The backlash against stock buybacks has gone bipartisan.
Republican Senator Marco Rubio released a report on Tuesday that called for ending the tax advantages that share buybacks enjoy over dividends. The goal is to encourage companies to invest in the future rather than give them tax incentives to reward shareholders.
"We have too often failed to make the well-being of working Americans the terms for market success," Rubio wrote in the report, which was released through the Senate Small Business Committee that he chairs.
Rubio's pushback against buybacks comes as Democrats have slammed the spike in share repurchases sparked by the 2017 tax law. US companies announced more than $1 trillion of buybacks in 2018, the first full year since the tax law took effect, according to TrimTabs Investment Research.
While announced buybacks surged by 71% in 2018, government statistics show that business spending on job-creating investments like factories and equipment grew at a much more moderate pace. Fixed business investment increased just 8.2% through the first three quarters of 2018. Bank of America Merrill Lynch recently dubbed it the "investment boom that wasn't."
"Cash spent on share repurchases is not cash spent on capital investment," the Small Business Committee report wrote, though it conceded that the relationship varies by sector and firm type.
The Rubio-led committee noted that share buybacks are "tax-advantaged over dividends." Ending this preference, the report said, could increase capital investment by shifting "shareholder appetite for capital return."
Under current law, dividend payouts are normally taxed as ordinary income, based on investors' income levels. But shareholders that sell their stock during a share buyback get taxed at the lower capital gains rate. And they only pay that capital gain tax if they have a realized gain, not if they have a loss on the investment. Most shareholders don't sell during share buybacks, delaying the tax impact altogether.
The report was not specific about what buyback policy changes need to be considered.
However, a Rubio aide told CNN Business that the Republican Senator plans to introduce legislation that would require share buybacks to be taxed just like dividends.
For instance, if a company spends $1 billion on buybacks in a given year, shareholders would get taxed on a portion of that $1 billion based on how many shares they own. Notably, this tax would apply even if shareholders decide not to sell into the buyback.
The goal is to eliminate the tax preference that investors have for buybacks over dividends, which are harder to turn on and off.
Rubio wants to use the revenue raised by the tax to finance other incentives for capital investment. The 2017 tax law, which Rubio voted for, allows businesses to immediately and fully expense most new capital investments. But the provision expires after 2022.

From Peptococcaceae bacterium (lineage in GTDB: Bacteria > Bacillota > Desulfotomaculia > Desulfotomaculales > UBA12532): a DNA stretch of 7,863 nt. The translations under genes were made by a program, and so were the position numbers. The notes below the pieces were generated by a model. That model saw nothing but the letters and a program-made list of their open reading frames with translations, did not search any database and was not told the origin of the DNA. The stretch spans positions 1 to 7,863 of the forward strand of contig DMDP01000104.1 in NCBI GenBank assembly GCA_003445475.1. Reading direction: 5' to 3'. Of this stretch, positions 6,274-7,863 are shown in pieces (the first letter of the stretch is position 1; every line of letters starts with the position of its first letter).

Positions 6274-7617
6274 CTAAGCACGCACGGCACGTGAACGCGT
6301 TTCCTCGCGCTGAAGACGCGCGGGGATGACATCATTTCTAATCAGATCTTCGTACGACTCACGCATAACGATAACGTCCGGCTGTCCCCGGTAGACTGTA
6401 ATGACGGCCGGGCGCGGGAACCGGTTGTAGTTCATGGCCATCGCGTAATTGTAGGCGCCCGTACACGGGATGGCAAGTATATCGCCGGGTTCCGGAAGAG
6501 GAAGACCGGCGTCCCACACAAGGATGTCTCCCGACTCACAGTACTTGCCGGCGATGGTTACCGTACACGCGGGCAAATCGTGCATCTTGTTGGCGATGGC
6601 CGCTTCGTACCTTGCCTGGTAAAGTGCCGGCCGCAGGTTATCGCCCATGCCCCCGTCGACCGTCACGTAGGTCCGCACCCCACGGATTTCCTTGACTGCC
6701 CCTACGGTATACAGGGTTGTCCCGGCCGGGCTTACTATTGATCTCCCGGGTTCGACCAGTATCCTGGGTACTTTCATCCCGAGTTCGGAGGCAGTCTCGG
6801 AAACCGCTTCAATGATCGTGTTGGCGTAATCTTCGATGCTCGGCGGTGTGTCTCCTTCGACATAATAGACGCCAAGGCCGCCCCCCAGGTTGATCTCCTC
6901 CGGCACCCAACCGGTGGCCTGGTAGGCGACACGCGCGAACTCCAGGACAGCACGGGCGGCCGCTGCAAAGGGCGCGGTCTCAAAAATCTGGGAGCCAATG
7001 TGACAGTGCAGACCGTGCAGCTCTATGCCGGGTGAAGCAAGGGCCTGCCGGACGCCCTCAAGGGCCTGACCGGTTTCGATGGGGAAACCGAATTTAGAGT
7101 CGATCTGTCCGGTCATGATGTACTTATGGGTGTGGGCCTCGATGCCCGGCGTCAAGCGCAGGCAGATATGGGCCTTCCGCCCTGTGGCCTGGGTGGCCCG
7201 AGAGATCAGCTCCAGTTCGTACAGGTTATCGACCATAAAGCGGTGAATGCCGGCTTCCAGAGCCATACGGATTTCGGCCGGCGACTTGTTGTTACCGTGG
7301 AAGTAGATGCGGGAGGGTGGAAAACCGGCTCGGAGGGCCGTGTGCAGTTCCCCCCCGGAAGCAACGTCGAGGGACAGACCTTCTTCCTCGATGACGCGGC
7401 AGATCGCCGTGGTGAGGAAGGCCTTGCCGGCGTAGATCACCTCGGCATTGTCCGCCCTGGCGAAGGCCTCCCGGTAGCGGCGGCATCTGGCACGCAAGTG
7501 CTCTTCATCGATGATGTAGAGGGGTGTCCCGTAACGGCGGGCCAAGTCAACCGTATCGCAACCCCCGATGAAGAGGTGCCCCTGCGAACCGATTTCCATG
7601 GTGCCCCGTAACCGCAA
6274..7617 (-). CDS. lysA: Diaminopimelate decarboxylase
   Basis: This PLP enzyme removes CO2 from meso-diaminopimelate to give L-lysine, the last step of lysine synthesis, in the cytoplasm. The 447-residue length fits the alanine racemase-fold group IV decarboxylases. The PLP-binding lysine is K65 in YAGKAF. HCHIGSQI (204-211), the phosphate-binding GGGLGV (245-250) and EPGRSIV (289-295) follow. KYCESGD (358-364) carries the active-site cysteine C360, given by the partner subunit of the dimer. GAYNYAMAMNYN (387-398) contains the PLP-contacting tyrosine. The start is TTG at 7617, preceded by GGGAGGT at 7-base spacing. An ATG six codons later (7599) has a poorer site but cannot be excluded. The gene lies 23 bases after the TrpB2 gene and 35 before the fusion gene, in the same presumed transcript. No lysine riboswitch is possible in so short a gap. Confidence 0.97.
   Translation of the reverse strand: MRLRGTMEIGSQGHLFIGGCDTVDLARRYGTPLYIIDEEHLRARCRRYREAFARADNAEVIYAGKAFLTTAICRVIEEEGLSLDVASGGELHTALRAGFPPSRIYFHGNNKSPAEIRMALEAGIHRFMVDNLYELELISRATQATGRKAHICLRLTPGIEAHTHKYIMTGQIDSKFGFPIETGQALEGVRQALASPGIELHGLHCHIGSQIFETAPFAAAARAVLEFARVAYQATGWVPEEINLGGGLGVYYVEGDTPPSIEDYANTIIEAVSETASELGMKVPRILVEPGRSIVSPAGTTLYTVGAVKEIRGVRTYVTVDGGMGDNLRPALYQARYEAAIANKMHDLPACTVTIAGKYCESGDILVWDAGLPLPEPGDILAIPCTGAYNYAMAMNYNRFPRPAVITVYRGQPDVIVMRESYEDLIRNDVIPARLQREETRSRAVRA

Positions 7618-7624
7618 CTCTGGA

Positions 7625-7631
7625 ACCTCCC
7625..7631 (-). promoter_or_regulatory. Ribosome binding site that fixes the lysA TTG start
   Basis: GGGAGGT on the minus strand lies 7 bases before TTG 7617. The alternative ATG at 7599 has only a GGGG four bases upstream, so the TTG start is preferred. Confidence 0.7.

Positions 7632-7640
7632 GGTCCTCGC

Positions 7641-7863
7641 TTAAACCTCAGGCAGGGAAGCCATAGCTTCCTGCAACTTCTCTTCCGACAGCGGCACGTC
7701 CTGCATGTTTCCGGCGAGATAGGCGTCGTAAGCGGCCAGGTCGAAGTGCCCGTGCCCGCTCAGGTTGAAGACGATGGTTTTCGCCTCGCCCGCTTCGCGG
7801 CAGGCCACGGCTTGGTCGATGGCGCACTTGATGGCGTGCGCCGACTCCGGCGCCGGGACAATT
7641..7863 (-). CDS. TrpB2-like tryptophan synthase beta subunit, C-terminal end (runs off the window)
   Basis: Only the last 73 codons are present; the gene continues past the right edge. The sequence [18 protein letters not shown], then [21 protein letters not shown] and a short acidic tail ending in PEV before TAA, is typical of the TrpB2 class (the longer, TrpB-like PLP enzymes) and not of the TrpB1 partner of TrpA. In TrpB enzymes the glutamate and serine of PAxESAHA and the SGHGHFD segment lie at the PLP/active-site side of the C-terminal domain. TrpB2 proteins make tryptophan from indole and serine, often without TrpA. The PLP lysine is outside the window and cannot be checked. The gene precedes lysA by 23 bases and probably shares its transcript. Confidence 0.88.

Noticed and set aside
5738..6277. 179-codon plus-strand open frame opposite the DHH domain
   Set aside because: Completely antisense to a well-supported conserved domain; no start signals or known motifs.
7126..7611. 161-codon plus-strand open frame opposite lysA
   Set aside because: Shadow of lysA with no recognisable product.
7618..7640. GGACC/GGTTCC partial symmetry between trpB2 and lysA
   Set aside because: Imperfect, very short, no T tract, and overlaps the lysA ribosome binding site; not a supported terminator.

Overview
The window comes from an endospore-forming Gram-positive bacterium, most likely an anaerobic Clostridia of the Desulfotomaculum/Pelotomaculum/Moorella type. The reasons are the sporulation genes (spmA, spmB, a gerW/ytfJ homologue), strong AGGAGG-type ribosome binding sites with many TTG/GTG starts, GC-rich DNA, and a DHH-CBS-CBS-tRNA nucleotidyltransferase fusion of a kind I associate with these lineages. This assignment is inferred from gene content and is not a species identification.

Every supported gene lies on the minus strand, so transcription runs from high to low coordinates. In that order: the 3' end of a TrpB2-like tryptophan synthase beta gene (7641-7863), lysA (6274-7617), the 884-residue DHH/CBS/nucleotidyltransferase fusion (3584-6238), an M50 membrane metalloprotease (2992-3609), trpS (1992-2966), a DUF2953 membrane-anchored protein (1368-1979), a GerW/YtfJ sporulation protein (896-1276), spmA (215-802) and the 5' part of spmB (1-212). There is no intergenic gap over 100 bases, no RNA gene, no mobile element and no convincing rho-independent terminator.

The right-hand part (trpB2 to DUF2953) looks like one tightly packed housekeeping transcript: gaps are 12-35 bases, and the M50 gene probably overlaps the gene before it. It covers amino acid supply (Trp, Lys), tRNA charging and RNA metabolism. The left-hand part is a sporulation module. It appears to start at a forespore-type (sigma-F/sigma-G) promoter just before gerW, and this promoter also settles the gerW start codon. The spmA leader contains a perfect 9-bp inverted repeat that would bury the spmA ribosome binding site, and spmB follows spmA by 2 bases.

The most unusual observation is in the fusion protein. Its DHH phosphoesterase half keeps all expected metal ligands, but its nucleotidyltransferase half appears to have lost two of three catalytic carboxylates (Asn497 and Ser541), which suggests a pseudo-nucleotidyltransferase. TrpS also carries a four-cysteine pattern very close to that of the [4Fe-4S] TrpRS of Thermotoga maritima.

The Rubio-led committee suggested using the revenue raised by further taxing buybacks to make this incentive permanent -- and expand it to include not just equipment but facilities as well.
It's not the first time that Rubio has criticized the explosion of stock buybacks.
In December, Rubio penned a piece in the Atlantic that called for a carrot-and-stick approach toward encouraging investment. The carrot is the full-expensing incentive, while the stick is taxing buybacks at the same rate as dividends.
"At present, Wall Street rewards companies for engaging in stock buybacks, temporarily increasing their stock prices at the expense of productive investment," Rubio wrote in the Atlantic.
Some critics fear that the widespread use of buybacks is deepening America's income and wealth inequality problem.
"It's a self-perpetuating loop that benefits one small group of people," hedge fund manager Mark Yusko told CNN Business last week.
Kristina Hooper, global market strategist at Invesco, said it makes sense for Washington to focus on encouraging business investment.
"Senator Rubio is rightly concerned with American competitiveness and recognizes the tax code has an amazing ability to incentivize certain corporate behaviors," Hooper told CNN Business in an email. "However, we need to recognize that any legislation has unintended consequences."
For instance, Hooper noted that one reason companies buy back stock is to give it to employees to ensure their interests are aligned with that of the company.
"Presumably a tax like this would discourage a positive behavior like that," she said.
Boston College finance professor Jeffrey Pontiff thinks Rubio's proposal could succeed in encouraging business investment.
However, he worries that taxing buybacks would discourage investors from backing innovative companies in the United States rather than ones based overseas.
"It's a tax on people who own stocks. It will increase the capital burden," said Pontiff. "In the long run, increasing taxes on investment by public shareholders decreases the amount of capital flowing into the stock market into firms trying to raise capital."